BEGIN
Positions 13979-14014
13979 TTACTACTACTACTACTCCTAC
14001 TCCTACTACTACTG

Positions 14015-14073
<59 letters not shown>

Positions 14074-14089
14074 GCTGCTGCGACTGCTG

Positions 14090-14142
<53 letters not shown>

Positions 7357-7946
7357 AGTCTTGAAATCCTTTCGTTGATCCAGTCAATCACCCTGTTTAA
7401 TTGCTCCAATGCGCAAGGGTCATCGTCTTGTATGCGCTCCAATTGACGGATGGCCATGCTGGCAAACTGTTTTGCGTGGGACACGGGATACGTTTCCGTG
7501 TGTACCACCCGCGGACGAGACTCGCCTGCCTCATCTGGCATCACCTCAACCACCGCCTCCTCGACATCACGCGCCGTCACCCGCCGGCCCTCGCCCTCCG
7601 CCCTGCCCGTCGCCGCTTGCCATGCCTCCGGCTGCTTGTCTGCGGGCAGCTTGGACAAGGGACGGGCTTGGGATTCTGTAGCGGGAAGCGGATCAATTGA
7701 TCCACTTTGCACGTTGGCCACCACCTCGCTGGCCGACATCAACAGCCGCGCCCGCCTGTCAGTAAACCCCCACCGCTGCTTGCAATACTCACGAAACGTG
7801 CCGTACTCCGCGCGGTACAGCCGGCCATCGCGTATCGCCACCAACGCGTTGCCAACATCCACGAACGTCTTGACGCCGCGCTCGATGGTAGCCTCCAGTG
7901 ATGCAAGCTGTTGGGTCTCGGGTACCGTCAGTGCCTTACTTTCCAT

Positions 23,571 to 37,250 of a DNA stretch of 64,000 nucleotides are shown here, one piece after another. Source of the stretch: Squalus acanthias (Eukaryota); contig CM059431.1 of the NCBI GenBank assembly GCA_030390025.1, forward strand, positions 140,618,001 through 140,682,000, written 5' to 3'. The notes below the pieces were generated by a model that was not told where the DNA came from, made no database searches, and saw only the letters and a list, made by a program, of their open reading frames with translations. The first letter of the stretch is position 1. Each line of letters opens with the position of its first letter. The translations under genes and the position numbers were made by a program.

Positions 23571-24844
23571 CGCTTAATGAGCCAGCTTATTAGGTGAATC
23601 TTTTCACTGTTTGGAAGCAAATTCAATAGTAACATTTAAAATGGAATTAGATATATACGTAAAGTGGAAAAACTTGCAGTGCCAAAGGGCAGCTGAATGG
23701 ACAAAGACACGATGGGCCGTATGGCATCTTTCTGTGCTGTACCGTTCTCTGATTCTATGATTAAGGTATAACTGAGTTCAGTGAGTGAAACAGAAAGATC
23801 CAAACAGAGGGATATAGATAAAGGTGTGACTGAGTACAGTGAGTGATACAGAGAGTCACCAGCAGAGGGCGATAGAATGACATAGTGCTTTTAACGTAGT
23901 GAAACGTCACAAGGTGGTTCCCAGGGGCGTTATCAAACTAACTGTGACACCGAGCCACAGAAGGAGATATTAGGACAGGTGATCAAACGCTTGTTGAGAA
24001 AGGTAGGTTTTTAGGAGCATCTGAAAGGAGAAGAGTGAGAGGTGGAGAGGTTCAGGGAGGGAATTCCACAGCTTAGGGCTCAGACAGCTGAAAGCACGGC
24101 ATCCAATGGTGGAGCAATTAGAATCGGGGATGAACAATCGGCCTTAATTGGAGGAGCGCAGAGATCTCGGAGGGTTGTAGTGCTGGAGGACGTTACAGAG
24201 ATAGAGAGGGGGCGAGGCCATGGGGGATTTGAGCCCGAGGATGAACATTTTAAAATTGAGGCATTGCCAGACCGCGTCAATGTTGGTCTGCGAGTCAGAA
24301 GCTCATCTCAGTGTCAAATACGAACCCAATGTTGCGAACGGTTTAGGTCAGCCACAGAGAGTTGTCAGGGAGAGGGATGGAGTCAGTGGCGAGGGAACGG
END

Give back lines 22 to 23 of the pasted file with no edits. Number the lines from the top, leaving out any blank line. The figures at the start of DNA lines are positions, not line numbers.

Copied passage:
23701 ACAAAGACACGATGGGCCGTATGGCATCTTTCTGTGCTGTACCGTTCTCTGATTCTATGATTAAGGTATAACTGAGTTCAGTGAGTGAAACAGAAAGATC
23801 CAAACAGAGGGATATAGATAAAGGTGTGACTGAGTACAGTGAGTGATACAGAGAGTCACCAGCAGAGGGCGATAGAATGACATAGTGCTTTTAACGTAGT